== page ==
Yes, DoubleClick has a massive database. And so they should, considering all the work they’ve done over the years. For anyone who’s ever worked with DoubleClick, they’re very happy about this — they actually get an appreciation for the market that is viewing their DoubleClick-served ads. But it’s no different (or more evil) than anything Google has done.

  1. Google did evil in China, and does so (more quietly) in North America

I’ll keep this one short. All media outlets (no matter how grand their intentions) and governments (no matter how righteous they claim to be) censor content. As for Google’s specific actions in China, see my [[Why no-one should care that Google censored itself in China|blog post]] about this.

The last point I leave for a larger point of discussion: Google’s involvement with the United States Government.

In the story, the Department of Homeland Security (DHS) contracts Google to provide access to information on individuals to allow for profiling and background searches. This is what leads the “hero” of the story to get in trouble in the first place.

To start, the US Government contracts services to private industry all the time — witness the defense industry. But this comes at a cost and risk to the Government (they might/will get gouged), the private company (ever-changing political landscapes), and to the public at large (see your tax dollars go bye-bye). But this is the nature of things — either pump up the size of government agencies, or farm the work out to someone else.

Yes, folks, outsourcing existed long before North America discovered Bangalore.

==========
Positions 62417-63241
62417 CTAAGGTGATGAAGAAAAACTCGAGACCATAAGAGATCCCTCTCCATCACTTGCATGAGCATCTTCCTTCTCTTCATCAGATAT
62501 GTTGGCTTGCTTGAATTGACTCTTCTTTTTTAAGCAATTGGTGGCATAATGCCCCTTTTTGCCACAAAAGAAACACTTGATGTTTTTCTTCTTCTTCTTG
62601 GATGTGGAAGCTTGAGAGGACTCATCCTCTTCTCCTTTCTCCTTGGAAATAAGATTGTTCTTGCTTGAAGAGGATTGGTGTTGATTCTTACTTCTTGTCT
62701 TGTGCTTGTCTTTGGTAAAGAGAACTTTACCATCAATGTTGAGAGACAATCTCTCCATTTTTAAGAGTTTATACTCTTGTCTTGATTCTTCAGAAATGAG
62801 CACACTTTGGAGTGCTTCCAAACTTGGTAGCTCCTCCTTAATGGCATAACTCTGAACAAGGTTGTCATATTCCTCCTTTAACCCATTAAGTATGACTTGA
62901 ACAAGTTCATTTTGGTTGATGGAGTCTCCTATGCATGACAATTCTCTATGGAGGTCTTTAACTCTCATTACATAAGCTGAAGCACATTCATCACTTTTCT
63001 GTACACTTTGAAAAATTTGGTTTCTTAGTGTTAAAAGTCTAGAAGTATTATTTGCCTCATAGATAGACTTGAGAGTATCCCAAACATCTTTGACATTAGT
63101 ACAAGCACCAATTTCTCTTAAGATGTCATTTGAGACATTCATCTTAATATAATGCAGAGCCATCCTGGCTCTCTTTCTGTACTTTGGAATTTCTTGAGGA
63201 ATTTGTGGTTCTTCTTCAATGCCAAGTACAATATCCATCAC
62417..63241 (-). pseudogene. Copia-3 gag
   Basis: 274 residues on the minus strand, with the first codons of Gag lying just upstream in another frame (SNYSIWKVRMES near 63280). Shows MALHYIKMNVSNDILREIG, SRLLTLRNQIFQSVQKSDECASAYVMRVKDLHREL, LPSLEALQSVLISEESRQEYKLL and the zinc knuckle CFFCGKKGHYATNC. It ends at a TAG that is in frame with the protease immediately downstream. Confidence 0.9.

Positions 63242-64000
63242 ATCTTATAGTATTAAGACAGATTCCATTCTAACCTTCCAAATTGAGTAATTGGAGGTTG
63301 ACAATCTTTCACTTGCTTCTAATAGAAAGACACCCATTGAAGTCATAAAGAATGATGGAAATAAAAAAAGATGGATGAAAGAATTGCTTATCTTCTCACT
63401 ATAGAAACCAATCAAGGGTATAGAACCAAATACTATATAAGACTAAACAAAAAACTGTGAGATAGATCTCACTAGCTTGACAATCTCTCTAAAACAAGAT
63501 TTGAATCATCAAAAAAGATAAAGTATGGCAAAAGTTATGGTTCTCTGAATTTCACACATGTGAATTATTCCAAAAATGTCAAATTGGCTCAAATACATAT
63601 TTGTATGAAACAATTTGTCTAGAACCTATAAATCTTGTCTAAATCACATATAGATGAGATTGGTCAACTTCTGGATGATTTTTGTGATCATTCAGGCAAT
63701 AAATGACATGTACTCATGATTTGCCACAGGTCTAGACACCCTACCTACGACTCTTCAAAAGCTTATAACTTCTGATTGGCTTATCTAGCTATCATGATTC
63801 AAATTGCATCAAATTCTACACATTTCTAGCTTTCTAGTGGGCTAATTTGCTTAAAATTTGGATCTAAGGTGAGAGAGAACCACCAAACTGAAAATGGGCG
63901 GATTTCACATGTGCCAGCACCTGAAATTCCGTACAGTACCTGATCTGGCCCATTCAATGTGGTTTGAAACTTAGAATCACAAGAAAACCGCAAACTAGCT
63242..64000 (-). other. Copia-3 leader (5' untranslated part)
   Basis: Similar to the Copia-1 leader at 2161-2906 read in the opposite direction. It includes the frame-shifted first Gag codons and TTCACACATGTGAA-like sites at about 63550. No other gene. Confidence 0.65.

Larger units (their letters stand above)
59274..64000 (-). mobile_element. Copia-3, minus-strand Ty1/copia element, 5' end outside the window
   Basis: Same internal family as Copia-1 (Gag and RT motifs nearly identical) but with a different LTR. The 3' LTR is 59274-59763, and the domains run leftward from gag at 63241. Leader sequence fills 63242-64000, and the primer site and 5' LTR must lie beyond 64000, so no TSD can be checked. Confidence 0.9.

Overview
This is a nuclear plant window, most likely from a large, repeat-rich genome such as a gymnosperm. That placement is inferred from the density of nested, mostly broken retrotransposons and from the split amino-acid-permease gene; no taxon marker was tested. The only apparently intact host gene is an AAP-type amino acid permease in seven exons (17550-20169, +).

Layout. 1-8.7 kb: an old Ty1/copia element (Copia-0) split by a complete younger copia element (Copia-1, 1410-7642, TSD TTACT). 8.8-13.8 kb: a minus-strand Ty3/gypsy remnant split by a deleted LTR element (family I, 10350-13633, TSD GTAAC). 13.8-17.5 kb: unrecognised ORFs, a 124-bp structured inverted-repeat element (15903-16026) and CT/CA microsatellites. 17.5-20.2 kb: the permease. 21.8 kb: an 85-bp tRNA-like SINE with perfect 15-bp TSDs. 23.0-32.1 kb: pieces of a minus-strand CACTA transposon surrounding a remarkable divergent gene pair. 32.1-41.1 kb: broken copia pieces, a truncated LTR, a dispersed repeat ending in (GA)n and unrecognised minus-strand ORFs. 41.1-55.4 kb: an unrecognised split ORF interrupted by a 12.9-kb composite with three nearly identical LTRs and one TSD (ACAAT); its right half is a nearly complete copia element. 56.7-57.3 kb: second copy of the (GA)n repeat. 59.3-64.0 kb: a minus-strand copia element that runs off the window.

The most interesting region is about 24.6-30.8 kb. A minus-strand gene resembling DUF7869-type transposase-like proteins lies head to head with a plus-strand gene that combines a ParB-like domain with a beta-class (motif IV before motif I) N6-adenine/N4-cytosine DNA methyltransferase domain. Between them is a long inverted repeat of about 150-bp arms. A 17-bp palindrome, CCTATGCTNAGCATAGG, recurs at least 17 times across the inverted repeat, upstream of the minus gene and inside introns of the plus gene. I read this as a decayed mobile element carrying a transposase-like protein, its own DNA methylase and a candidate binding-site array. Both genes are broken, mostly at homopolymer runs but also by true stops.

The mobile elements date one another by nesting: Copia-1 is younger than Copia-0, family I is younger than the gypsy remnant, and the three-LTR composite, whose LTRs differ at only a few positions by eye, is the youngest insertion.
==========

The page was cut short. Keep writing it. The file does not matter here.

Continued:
But what if the government uses that private company to — as the article suggests — wreak havoc? It’s possible, and it’s already been done before. Witness AT&T’s involvement with the NSA. And not always to either sides’ benefit.

Therein lies the rub. So long as the deviousness goes unknown, chances are no-one will notice or care. But the moment something bad is made public, people will start to take notice, and in the US, people will make their voices heard by going elsewhere.

Think AT&T hasn’t been hurt by the whole NSA thing? Do you think Google wouldn’t be hurt by the very public knowledge that their information has turned your life into constant surveillance?

This is the convenient side of balance. If this were to happen, and Google’s services put to “evil” use by someone else, chances are that a lot of people would migrate away from Google to other services. It’s possible that the damage would already be done, but as soon as Google’s revenue starts to dry up, you could bet they’d end their DHS contract faster than you can say “I’m feeling lucky”.

Finally, there’s one ray of hope that this would likely never come to pass. Google already has a track record of giving the US Government the finger when it requested Google hand over search data. Google follows their “do no evil” mantra — even in cases where it would seem to make sense, they’re careful not to slide down the slope.

‘Cuz once you start, it’s damned hard to stop.